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Race-based claims thrown out in Paula Deen lawsuit

  • This Jan. 17, 2012 file photo shows celebrity chef Paula Deen posing for a portrait in New York. (AP Photo/Carlo Allegri, File)

SAVANNAH, Ga. — A federal judge Monday threw out race discrimination claims by a former Savannah restaurant manager whose lawsuit against Paula Deen has already cost the celebrity cook a valuable chunk of her culinary empire.

Lisa Jackson sued Deen and her brother, Bubba Hiers, last year saying she suffered from sexual harassment and racially offensive talk and employment practices that were unfair to black workers during her five years as a manager of Uncle Bubba's Seafood and Oyster House. Deen is co-owner of the restaurant, which is primarily run by her brother.

But claims of race discrimination by Jackson, who is white, were gutted in the 20-page opinion by U.S. District Court Judge William T. Moore Jr. The judge agreed with lawyers for Deen and Hiers that Jackson has no standing to sue her former employers for what she claims was poor treatment of black workers, regardless of her claims that she was offended and placed under additional stress.

Jackson, at best, "is an accidental victim of the alleged racial discrimination," Moore said in his ruling. "There are no allegations that defendant Hiers's racially offensive comments were either directed toward plaintiff or made with the intent to harass her."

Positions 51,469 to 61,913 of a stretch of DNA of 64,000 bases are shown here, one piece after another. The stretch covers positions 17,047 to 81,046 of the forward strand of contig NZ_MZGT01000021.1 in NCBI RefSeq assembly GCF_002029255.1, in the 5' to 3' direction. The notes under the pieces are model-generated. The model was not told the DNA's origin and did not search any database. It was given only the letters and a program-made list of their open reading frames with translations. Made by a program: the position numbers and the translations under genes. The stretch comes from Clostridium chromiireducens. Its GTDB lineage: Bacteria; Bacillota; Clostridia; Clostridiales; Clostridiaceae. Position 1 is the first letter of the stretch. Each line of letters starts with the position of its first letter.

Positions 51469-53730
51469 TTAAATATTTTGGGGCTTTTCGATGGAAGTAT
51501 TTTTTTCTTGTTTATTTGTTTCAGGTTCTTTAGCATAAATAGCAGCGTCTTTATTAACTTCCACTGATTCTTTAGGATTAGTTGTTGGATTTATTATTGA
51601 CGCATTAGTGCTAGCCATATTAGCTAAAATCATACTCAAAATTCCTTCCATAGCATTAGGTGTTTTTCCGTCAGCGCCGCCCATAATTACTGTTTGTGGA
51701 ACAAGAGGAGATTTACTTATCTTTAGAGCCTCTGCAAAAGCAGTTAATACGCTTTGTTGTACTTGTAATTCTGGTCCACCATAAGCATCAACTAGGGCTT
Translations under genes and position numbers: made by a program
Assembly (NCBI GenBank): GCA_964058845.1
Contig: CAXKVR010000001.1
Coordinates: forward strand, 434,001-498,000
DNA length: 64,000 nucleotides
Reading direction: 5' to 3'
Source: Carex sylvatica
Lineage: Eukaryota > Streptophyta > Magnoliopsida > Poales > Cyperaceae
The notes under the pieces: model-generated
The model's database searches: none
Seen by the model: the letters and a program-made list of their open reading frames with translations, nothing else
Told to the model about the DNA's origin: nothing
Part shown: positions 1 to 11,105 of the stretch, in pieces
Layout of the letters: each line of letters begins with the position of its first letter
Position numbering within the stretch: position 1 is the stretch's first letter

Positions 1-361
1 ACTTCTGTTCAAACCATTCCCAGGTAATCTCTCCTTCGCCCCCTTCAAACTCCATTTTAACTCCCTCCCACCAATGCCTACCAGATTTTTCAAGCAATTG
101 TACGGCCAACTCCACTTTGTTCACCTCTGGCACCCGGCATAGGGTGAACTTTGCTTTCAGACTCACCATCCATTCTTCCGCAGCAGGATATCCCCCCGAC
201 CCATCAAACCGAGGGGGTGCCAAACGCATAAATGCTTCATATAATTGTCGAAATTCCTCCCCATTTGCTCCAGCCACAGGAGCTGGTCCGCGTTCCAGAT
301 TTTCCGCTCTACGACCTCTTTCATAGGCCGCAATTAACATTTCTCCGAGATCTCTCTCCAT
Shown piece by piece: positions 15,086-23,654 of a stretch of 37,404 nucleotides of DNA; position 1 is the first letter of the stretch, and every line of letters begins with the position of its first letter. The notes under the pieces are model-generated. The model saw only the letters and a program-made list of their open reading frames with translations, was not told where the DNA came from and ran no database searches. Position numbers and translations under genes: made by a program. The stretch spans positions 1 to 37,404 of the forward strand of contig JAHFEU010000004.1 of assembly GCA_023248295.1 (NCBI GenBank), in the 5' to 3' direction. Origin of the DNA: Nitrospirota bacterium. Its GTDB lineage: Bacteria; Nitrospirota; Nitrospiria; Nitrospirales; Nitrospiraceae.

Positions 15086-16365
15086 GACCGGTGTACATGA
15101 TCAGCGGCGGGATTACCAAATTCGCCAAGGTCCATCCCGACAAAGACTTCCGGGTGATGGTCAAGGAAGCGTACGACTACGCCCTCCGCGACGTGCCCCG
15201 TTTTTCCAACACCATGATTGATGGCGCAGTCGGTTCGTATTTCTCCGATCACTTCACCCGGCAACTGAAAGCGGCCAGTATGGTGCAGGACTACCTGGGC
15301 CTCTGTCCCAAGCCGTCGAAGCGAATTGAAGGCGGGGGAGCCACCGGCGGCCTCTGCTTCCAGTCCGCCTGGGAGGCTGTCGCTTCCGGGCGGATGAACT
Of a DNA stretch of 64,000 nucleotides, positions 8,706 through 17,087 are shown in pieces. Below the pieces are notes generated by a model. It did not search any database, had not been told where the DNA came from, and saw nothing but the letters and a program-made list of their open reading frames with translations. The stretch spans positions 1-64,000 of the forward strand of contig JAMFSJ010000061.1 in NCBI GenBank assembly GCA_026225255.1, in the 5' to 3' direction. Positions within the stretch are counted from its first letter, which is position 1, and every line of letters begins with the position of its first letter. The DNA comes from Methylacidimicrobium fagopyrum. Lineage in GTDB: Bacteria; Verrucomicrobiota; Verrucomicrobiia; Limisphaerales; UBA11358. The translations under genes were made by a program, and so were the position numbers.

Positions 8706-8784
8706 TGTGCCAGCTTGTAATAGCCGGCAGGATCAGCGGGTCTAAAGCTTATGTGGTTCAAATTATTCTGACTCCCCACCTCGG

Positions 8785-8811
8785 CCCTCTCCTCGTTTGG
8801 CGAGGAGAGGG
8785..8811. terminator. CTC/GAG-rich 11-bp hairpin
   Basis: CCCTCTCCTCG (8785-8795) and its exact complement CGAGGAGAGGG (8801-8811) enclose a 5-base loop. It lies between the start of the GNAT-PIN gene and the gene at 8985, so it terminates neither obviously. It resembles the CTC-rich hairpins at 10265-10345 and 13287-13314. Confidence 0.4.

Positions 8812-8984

The ruling lets stand Jackson's claims that Hiers sexually harassed her when she worked at the restaurant from 2005 to 2010. However, the judge said he was reserving the chance to rule on requests from Deen's lawyers to dismiss other claims in the lawsuit.

The judge added that to allow Jackson to seek legal recourse for discrimination directed toward other workers "would serve to conscript federal courts as human resource departments that are responsible for imposing and monitoring a federally created standard for harmony in the workplace."

Of course, Jackson's race-based claims have already resulted in serious damage to Deen's public image. It was Jackson's lawyer who questioned Deen under oath in May when she acknowledged having used racial slurs in the past. A transcript of the legal deposition became public in June, and the backlash against Deen caused the Food Network and other corporate sponsors and business partners to drop her.

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